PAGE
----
So, to recap: the ONLY difference between SMS and MMS is that, with MMS, you can send multimedia files like videos, photos, and contact details. You’re limited to file sizes of 300KB. But unlike traditional SMS, there are no character limits. With SMS you only get 160 characters, then a new message begins.
Are iMessage & WhatsApp The Same As SMS?
The rise of third-party messaging apps like BlackBerry’s BBM and later WhatsApp effectively started the death knell of the humble SMS and MMS message. Doing the 1990s and most of the early 2000s, nearly everybody you knew was sending text messages.
In 2022, most communication on phones is done via third-party apps like WhatsApp, WeChat, and Facebook Messenger, as well as proprietary IM clients like Apple’s iMessage.
Are WhatsApp and iMessage the same as SMS? No, WhatsApp and iMessage are known as “Over The Top” (OTT) applications. An OTT app uses IP (internet protocols), not cellular connections to send and receive messages.
Apple still uses SMS on its iPhones though, but only if you’re sending a message to a person that doesn’t have an iPhone. For instance, say you’re writing a message in iMessage. If the other person has an iPhone, it will send via iMessage as an OTT message. If the recipient doesn’t have an iPhone, however, iMessage will send the message as an SMS.
Apps like WhatsApp and WeChat are pure OTT applications. They run cross-platform and run exclusively on Internet Protocols. This means anyone using WhatsApp can send a message to anyone else using the app, regardless of the phone or device they’re using. If WhatsApp is installed, the recipient will be able to send text messages, videos, multimedia, and even make calls over the internet.
Of course, with apps like WeChat and WhatsApp, you NEED an active internet connection for these applications to work. They work exclusively on internet protocols, so a web connection is essential.
Do Phones Still Have SMS?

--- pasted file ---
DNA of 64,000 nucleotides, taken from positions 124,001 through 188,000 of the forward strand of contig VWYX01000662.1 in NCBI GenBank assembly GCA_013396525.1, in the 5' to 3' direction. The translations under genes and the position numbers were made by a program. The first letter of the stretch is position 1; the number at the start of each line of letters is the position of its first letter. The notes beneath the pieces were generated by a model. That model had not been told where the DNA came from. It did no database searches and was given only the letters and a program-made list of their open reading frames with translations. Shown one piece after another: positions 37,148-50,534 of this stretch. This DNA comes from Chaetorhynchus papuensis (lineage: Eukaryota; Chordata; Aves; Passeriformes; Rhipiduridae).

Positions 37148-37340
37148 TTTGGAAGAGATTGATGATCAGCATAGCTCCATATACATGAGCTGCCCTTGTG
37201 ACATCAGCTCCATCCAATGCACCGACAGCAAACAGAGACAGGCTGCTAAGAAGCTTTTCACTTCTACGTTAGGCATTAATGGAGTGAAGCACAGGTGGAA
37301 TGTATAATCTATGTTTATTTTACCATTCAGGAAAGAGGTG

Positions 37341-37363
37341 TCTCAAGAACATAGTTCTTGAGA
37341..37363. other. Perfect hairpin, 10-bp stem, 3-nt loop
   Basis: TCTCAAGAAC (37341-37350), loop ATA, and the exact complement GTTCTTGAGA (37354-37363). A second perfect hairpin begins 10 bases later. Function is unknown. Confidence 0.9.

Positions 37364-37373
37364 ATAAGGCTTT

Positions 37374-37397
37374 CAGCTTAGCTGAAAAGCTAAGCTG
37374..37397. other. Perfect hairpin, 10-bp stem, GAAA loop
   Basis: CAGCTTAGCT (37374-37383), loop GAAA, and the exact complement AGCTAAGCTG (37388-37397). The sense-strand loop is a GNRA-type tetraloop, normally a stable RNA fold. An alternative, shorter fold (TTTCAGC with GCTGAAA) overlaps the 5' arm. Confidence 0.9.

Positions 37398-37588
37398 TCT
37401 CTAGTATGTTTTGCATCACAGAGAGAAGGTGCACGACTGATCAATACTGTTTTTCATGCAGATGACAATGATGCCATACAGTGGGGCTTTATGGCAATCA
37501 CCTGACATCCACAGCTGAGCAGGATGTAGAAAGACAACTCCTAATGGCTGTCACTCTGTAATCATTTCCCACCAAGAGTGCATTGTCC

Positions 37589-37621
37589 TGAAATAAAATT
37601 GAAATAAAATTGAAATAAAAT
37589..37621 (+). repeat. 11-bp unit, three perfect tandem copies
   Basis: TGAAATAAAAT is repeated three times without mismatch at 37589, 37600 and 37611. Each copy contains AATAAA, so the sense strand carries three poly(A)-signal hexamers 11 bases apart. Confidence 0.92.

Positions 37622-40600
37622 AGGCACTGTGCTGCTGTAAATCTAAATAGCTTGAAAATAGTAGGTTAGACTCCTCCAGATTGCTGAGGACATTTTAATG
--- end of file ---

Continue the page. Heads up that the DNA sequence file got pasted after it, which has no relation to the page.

SMS has now taken a backseat to apps like iMessage and WhatsApp but that doesn’t mean SMS is dead. Every single phone in use today has the ability to send and receive SMS and MMS messages.
In fact, you’ll probably get at least one SMS message today – most people do. Most people just don’t tend to use SMS anymore, as they have moved over to apps like Facebook Messenger or WhatsApp or, if you have an iPhone, iMessage.
And to give you an idea of just how big apps like WhatsApp are, keep this little fact in mind: more than 100 billion WhatsApp messages are sent every day. Not in a year or a month or week. A day – 100 billion messages every day, 365 days a year!
That is a number that is so big it is kind of impossible to even quantify, let alone appreciate. Even more so when you factor in that only about 96 billion MMS messages were sent between 2002 and 2013…
SMS Isn’t Dead, It’s Just Used For Marketing Spam These Days
SMS does have one new application, though, and you’ve probably noticed it during the past few years. It is super annoying, kind of invasive, and it seems to be happening more and more. Yes, I’m talking about marketing.
Plenty of companies now use SMS marketing to tell you about new products and offers. I get like three a week from my local pizzeria, so while SMS is pretty much dead to most people, thanks to apps like WhatsApp, it is still actively used by companies to sell stuff.
And the reason? An SMS is usually read completely in under three seconds. This makes it a great tool for marketing types, especially since they can include a link inside MMS messages that will send the reader through to their offer. For this reason, SMS marketing is one of the fastest-growing marketing channels right now.